Marshal (Japan)

Marshal (Japan)

nihongo| Marshal |元帥| gensui (also frequently translated as Field marshal) was the highest title in the prewar Imperial Japanese Military.

The term "gensui", which was used for both the Imperial Japanese Army and the Imperial Japanese Navy, was at first a rank held by Saigō Takamori as the Commander of the Armies in 1872. However in May 1873 Saigō was 'demoted' to General, with "gensui" thereafter no longer a rank as such, but a largely honorific title awarded for extremely meritorious service to the Emperor - thus similar in concept to the French title of Marshal of France.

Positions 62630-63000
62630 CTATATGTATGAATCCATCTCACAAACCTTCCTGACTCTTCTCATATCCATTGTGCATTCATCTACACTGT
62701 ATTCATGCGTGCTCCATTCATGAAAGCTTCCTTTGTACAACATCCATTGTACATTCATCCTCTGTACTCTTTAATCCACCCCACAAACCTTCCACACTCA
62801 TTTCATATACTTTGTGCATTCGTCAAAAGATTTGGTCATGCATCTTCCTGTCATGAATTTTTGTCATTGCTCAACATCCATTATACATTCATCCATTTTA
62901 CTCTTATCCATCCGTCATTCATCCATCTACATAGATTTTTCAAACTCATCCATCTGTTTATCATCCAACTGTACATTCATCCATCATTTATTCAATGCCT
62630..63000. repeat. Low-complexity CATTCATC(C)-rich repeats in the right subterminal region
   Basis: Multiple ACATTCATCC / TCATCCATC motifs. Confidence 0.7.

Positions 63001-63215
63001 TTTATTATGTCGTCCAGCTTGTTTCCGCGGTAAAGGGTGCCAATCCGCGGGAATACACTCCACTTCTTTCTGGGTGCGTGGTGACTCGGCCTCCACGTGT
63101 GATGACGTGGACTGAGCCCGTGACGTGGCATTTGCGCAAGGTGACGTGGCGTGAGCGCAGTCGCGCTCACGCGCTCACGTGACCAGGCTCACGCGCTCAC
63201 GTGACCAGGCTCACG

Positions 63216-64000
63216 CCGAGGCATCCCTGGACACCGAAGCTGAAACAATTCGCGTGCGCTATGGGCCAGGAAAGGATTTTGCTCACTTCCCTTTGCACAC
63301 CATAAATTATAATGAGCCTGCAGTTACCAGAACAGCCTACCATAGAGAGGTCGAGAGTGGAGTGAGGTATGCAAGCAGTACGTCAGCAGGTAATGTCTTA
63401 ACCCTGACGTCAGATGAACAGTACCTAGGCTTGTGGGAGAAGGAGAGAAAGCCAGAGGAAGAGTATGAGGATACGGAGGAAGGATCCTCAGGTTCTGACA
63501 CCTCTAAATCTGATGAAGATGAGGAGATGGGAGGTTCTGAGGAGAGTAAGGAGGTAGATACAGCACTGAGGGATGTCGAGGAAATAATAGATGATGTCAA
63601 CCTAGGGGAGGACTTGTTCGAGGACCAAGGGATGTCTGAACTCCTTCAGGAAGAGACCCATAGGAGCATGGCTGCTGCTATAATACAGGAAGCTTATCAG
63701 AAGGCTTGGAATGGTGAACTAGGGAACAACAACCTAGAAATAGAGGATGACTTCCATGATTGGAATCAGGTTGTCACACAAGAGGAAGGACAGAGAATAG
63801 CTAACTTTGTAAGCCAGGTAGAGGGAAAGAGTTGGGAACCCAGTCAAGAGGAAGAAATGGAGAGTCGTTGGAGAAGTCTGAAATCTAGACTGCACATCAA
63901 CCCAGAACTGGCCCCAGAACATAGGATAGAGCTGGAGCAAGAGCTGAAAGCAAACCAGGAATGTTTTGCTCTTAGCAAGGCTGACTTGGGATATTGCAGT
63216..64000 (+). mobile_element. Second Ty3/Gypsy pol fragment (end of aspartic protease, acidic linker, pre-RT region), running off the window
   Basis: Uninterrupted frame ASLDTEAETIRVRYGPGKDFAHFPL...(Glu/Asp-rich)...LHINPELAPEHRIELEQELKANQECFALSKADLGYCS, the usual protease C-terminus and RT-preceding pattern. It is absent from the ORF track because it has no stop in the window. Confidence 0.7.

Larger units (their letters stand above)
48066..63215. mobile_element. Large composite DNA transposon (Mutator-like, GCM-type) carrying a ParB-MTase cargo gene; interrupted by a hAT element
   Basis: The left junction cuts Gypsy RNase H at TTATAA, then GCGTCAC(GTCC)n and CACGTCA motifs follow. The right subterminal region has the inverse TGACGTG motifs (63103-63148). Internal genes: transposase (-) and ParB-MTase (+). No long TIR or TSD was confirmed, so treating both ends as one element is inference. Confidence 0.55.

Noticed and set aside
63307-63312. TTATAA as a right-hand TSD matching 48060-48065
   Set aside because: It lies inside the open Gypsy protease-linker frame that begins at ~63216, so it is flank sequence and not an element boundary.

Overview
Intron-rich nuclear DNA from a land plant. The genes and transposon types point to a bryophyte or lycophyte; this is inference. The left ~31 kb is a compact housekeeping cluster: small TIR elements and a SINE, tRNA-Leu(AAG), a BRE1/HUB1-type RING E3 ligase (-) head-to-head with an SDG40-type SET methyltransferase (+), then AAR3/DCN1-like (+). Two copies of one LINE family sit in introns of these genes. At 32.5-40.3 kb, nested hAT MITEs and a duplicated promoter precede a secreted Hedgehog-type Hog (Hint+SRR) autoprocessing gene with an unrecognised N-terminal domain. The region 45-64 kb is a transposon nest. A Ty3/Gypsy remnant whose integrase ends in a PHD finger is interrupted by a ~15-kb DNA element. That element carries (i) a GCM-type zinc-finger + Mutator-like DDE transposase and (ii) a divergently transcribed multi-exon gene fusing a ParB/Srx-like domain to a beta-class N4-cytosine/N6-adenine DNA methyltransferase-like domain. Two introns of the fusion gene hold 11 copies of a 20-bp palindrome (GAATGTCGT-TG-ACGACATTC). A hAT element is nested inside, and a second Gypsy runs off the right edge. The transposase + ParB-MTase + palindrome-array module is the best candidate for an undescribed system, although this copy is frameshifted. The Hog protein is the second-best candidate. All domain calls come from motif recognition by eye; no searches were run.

While "gensui" would retain their actual ranks of general or admiral, they were entitled to wear an additional enamelled breast badge, depicting paulownia leaves between crossed army colour and naval ensign under the Imperial Seal of Japan. They were also entitled to wear a special samurai sword of an modern design on ceremonial occasions.

In the Meiji period, the title was awarded to 5 generals and 3 admirals. In the Taishō period it was awarded to 6 generals and 6 admirals, and in the Shōwa period it was awarded to 6 generals and 4 admirals. The higher title of "Dai Gensui" was comparable to the title of Generalissimo.

Note that several were promoted the same year they died - these were posthumous promotions.

ee also

*Imperial Japanese Army
*List of Field Marshals
*Field Marshal

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